Posted by: christinelaennec | January 28, 2015

Knitting at the dentist’s

One of my recent challenges has been having some dental work done.  Now, as you can see from any photo of me smiling widely, I have strange teeth.

Big smile!

Big smile!

I was born without any lateral incisors, a huge gap between my front teeth, extra cartilege, etc., and had to have quite a bit of work done as a child, including surgery and braces.  In fact, my teeth have on at least two occasions caused me to be recognised.  Once was at a reception, where a man came up to me and said, “You had a blah-de-blah-de-blah-plasty done at the Oregon Dental School didn’t you?  I recognise your mouth!”  The operation (when I was 12) was filmed and showed to dental students.  Fame at last!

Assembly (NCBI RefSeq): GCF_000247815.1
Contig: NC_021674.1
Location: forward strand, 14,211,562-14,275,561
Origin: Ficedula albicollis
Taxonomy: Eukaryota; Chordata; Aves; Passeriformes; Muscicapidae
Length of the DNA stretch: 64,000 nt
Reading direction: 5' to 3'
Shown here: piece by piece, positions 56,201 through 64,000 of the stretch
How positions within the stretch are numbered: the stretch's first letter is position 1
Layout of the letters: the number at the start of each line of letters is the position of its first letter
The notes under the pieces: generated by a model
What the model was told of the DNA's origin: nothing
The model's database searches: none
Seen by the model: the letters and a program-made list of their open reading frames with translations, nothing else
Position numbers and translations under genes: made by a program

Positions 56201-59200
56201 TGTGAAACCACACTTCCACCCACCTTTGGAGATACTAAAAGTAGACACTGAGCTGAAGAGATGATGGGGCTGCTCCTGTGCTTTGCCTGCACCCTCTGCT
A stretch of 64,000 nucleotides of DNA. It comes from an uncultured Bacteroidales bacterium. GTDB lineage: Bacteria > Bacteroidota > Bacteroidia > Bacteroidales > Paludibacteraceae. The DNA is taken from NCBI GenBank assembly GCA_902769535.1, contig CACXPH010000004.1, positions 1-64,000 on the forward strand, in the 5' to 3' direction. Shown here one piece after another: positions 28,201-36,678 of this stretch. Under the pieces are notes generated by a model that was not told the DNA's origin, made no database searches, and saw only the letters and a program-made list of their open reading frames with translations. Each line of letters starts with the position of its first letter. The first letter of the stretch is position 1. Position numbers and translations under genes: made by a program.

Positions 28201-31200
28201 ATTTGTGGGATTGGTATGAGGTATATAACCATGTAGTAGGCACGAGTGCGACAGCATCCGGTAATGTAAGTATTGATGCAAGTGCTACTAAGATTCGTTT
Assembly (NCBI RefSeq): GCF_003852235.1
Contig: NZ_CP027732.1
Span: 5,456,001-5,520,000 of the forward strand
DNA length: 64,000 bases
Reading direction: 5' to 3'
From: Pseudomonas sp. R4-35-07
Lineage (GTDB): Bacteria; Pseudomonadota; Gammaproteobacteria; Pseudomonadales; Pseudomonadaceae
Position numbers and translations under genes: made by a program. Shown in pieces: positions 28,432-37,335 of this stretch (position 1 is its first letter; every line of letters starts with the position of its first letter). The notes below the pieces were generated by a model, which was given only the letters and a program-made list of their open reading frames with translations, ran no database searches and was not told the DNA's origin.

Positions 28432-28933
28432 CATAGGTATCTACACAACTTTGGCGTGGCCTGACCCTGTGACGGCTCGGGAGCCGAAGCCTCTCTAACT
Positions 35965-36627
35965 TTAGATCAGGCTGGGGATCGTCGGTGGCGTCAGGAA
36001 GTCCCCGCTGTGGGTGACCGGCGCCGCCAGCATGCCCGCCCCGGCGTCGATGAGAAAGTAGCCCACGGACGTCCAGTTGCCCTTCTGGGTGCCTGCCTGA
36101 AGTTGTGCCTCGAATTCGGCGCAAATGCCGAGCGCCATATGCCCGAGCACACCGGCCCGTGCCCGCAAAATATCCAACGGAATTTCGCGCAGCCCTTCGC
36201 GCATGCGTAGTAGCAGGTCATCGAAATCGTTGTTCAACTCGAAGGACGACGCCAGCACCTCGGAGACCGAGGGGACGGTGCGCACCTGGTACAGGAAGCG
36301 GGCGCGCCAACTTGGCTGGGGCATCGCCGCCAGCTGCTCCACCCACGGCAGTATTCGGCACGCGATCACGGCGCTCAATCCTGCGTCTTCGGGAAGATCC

Another instance was when I was staying in hostel in France as a teenager.  A young woman came up to me, with a letter:  “Are you Christine?” “Yes, how did you know?” “They told me to look for the girl with gaps in her teeth.”

My funny-looking teeth have never really bothered me, for some reason.  There are worse things to be saddled with than gaps.  But the less noticeable thing I have inherited (my mother blames her French-Canadian ancestors for all this) is very soft teeth.  Unlike my mother, I do have enamel on my teeth, but despite being a dedicated brusher and flosser I think almost every tooth in my mouth has had to have some kind of filling.

So you would think I would be well used to the dentist’s chair and all that it entails.  However, recently I have had new dental adventures in the form of crowns, for molars that had been filled to within an inch of their lives.  I was fearing getting these crowns, but when one of the molars broke apart just before Christmas, the prospect of having them fixed became somewhat less horrifying than the prospect of them crumbling in my mouth.